During his career, Dill has worked with Fortune 500 companies such as AOL Time Warner and McDonald’s Corp. As vice president and chief information officer at Time Warner, Dill led the planning for the technology integration associated with the AOL & Time Warner merger, identifying tens of millions of dollars in cost savings; he also developed the pre-merger framework for Time Warner Internet strategy, while creating company-wide digital media initiatives.
As senior vice president and CIO at McDonald’s, Dill led the company’s global IT planning, development, and operations spanning 25,000 restaurants in more than 100 countries. He linked technology to business strategy, prioritized IT investments, and identified and implemented global shared systems and ensured key technology adoption by more than 2,000 franchises. He also implemented the fast-food industry’s first PC-based point-of-sale cash registers and developed the accompanying software, which saved $50 million over five years.
A U.S. Army veteran, Dill has been active in charitable organizations throughout his career, serving on the board of a Chicago-based agency helping inner-city youth and a prison fellowship program.
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Marcin Kleczynski has been creating anti-malware software since he inadvertently infected his family’s computer with a virus in 2004 when he was a young teen. Four years later, he founded his company, Malwarebytes, during his freshman year at Illinois.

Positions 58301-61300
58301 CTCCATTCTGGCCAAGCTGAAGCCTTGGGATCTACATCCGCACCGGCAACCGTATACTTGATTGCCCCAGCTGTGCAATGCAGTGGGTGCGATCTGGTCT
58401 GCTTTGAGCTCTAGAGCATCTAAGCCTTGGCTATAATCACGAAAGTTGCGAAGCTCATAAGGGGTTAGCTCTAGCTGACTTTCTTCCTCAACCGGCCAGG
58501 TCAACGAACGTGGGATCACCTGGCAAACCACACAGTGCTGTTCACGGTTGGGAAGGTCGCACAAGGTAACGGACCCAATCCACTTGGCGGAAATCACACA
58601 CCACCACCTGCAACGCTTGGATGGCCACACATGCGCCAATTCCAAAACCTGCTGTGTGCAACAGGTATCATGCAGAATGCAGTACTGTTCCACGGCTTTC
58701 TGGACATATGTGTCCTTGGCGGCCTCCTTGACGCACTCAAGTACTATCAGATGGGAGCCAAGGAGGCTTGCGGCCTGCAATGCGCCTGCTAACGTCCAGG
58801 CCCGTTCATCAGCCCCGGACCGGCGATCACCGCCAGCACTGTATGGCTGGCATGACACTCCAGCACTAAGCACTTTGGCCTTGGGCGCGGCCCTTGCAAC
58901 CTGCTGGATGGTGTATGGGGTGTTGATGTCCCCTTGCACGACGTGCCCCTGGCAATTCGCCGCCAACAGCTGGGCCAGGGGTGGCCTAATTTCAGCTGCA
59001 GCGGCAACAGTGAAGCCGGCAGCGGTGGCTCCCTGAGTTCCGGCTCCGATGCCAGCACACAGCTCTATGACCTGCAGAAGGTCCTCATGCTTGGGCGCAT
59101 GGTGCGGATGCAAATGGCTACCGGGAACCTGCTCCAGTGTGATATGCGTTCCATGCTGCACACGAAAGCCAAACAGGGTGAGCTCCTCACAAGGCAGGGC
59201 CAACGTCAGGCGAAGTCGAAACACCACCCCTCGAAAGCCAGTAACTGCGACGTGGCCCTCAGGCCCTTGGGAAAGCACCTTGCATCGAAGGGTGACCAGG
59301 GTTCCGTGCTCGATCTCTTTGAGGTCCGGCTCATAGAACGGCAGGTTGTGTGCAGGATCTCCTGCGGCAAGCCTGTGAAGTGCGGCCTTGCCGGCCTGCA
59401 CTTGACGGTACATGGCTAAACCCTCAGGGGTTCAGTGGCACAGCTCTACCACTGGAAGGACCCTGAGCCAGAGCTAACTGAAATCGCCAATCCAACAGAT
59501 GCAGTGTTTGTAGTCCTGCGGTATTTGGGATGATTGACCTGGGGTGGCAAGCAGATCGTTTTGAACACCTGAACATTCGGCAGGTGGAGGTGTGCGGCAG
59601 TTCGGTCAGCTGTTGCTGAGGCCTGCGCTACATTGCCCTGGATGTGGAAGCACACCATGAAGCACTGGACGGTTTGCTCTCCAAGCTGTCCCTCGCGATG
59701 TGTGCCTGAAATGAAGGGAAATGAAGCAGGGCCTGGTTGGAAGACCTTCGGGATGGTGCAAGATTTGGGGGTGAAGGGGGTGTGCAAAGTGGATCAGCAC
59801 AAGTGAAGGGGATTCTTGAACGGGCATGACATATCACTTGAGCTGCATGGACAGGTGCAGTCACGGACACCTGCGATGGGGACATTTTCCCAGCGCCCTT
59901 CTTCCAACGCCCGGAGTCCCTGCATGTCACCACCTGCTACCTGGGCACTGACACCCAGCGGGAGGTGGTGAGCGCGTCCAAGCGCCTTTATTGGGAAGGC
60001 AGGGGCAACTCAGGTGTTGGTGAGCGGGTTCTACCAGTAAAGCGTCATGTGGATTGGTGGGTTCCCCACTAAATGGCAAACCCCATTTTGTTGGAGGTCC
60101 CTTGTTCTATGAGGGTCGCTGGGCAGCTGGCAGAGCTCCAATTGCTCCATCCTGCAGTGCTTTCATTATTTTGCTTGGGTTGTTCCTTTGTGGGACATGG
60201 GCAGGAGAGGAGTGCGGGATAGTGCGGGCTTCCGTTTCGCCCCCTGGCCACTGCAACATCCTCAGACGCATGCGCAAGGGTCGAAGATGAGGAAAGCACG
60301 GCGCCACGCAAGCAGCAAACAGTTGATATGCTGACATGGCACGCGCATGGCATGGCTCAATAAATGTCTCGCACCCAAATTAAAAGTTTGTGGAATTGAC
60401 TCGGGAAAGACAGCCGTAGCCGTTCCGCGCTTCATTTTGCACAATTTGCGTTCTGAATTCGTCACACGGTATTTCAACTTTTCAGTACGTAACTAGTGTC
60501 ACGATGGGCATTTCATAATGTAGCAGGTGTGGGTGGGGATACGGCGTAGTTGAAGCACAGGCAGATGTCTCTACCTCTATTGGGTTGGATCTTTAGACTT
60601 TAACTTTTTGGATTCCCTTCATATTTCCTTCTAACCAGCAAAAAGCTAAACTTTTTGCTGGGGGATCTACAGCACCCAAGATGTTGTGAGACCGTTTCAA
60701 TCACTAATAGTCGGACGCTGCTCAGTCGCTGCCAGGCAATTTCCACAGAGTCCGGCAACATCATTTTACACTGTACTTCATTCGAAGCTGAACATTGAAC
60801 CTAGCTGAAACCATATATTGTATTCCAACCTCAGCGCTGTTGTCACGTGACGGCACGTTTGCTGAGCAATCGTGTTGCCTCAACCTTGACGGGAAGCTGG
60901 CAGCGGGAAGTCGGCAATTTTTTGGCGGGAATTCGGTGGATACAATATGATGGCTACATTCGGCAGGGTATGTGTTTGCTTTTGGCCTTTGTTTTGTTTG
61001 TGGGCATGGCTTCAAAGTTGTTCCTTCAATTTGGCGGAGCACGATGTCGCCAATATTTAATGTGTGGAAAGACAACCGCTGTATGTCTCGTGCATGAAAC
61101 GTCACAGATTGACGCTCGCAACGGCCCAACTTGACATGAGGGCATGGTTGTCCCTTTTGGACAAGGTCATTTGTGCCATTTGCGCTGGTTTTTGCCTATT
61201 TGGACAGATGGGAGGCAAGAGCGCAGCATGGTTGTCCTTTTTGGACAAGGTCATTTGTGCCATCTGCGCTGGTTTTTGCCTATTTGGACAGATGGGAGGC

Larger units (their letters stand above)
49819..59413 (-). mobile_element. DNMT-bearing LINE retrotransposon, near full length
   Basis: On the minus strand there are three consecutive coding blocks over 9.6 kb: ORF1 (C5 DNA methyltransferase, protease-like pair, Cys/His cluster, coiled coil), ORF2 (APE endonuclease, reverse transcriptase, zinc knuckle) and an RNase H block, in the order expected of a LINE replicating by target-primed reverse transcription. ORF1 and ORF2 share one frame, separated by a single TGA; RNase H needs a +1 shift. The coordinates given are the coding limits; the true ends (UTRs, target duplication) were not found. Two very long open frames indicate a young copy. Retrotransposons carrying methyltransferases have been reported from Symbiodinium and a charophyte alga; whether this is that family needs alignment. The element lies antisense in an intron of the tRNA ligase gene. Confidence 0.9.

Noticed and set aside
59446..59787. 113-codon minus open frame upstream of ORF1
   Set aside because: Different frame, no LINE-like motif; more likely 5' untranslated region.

Today, Kleczynski leads the strategic expansion of the business, whose products protect consumers and businesses against dangerous threats such as malware, ransomware, and exploits that escape detection by traditional antivirus solutions. He also oversees the long-term vision for the R&D teams. Malwarebytes employs more than 350 people in 15 countries.
Kleczynski has been recognized for his work in cyber security, receiving the Ernst and Young Entrepreneur of the Year award in 2014 and being named to the 2015 Forbes 30 Under 30 List in the Enterprise Technology category. In 2016, the company received two Stevie Awards for being the most innovative tech company and fastest growing tech company; Kleczynski received a Silver Stevie Award for Executive of the Year in the computer software industry.
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Yu Pan is the chief technology officer at 8i, a tech firm that makes it possible to easily create and experience photorealistic human holograms for virtual reality, augmented reality, and the web. As CTO, Pan heads the company’s platform distribution and disruptive grass roots adoption.
Prior to 8i, Pan worked at Affirm, a consumer lending startup aimed at revolutionizing the way online consumer credit is done. There, he spearheaded the development of integrations with top e-Commerce platforms that drove a substantial portion of Affirm's early growth.
Earlier in his career, Pan was one of the co-founders of PayPal. He designed and implemented the company’s first flagship product and developed web technologies that enabled PayPal to dominate auction payments on eBay. Later, Pan joined YouTube as its first employee, where he built the company's first player, developed technologies that enabled its massive growth on outside social platforms, and later joined Google as part of the acquisition.
After leaving Google, Pan co-founded KiwiCrate, which provides parents with inspiration and materials for imaginative learning for their children.
Last updated 2016